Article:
Testing the Effectiveness of a New Device to Prevent Medical Line Entanglement in Pediatric Patients

Tuesday, 19 November 2013: 8:30 AM

Heather Janiszewski Goodin, PhD, RN
Department of Nursing, Capital University, Columbus, OH
Nancy Ryan-Wenger, PhD, RN, FAAN
Nationwide Children's Hospital, Columbus, OH
Joyce Mullet, RN
Nursing, Nationwide Children's Hospital, Columbus, OH
Pamela Creech, BSN, RN, CPN
Inpatient General Medicine Unit (H9A), Nationwide Children's Hospital, Columbus, OH

Learning Objective 1: Describe the safety and effectiveness of the Medical Line (ML) Wrap in the prevention of medical line entanglement among pediatric patients.

Learning Objective 2: Discuss the importance of implementing the ML Wrap into clinical practice to help protect children from medical line entanglement adverse events during hospitalization.

Purpose: Globally, unintentional injuries are the leading cause of death in children.1 In hospitalized children, unintentional injuries from medical line (ML) entanglements occur when lines become tangled, compressed, or looped around patients’ necks or other body parts.2 The purpose of the study was to test the safety and effectiveness of a new medical device invented by a nurse called the ML Wrap, designed to prevent line entanglements in pediatric patients. The ML Wrap can be placed on intravenous lines, feeding tubes, oxygen tubes, and monitor cords to prevent patient harm such as strangulation, impaired circulation, tubing dislodgment, and misidentification of lines. The study was based on the Medical Line Safety Model that includes human, system, and medical line factors that contribute to level of harm from entanglements.2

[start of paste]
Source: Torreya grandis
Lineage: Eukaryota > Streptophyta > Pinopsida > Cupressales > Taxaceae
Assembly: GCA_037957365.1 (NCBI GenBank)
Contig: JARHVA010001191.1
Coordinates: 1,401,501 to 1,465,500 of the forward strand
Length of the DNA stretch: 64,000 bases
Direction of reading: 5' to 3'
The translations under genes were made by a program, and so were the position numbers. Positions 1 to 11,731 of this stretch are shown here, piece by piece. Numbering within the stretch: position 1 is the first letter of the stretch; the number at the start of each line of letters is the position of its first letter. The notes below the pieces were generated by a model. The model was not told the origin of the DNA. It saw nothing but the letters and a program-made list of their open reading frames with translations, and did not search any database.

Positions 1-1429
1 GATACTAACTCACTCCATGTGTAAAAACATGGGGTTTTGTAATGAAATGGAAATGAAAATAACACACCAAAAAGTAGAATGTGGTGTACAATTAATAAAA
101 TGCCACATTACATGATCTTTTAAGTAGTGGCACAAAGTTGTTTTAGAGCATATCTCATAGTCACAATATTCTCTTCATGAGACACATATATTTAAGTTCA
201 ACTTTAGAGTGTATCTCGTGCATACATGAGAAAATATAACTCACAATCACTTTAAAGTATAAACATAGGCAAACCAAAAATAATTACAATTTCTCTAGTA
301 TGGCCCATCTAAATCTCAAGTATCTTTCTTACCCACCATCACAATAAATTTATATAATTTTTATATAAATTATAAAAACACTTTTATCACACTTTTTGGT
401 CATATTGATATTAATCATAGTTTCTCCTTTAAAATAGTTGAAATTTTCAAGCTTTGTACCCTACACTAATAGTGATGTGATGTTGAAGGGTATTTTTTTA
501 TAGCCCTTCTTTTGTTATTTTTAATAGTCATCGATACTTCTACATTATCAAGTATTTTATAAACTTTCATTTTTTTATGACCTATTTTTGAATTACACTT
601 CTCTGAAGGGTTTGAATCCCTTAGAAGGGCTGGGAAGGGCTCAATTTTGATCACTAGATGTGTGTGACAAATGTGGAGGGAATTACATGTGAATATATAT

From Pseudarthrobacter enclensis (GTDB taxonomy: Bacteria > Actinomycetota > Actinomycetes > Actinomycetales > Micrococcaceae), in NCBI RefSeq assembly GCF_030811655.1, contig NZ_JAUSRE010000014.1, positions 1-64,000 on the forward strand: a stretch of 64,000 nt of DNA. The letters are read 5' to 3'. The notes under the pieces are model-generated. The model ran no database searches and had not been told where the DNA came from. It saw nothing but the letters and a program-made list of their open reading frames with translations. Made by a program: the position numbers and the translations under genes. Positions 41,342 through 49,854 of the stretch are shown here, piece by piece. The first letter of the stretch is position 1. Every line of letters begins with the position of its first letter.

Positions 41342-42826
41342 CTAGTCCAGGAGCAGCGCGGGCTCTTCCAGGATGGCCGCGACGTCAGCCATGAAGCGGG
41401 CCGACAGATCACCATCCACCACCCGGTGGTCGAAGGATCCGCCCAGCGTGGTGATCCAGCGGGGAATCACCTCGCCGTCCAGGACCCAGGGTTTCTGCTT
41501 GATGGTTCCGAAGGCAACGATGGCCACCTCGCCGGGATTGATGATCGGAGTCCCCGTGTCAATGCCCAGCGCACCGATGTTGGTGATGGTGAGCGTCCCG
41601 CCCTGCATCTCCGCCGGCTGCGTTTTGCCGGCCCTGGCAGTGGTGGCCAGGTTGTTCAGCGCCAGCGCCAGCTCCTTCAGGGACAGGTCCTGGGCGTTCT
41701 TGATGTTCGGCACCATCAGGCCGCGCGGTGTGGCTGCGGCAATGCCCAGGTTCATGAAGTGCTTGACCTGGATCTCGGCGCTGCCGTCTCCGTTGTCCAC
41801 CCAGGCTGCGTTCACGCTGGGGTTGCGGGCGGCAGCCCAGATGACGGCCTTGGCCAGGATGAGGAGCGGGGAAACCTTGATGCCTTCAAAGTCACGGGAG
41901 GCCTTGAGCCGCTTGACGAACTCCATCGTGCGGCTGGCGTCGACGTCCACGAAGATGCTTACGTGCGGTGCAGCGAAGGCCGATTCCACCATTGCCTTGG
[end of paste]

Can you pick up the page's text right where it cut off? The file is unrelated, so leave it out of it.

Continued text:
Methods: A randomized, longitudinal, controlled design was used to measure the frequency and severity of medical line entanglements in a usual care group (n = 124) compared to the intervention group (n = 124) with the ML Wrap(s) in place. Hospitalized children ages 2 months to 6 years in a large pediatric hospital were observed hourly using an online data management system. Variables such as demographics, patient activity, type of medical lines, evidence of entanglements, and Level of Harm measured by the ML Entanglement Severity Scale were collected. Chi-square analyses were used to compare groups.

Results: Compared to the control group, patients who had ML Wrap(s) on their medical lines had a significantly fewer entanglements (15.1% vs 39.9%, p<.0001) and significantly lower entanglement severity scores for intravenous lines (p<.0001), pulse oximetry (p<.0001), and oxygen (p=.017).   

Conclusion: The ML Wrap was effective in in preventing lines from getting tangled or wrapped around patients’ bodies. Use of the ML Wrap in nursing practice will promote pediatric patient safety and avoid potential harm from medical lines.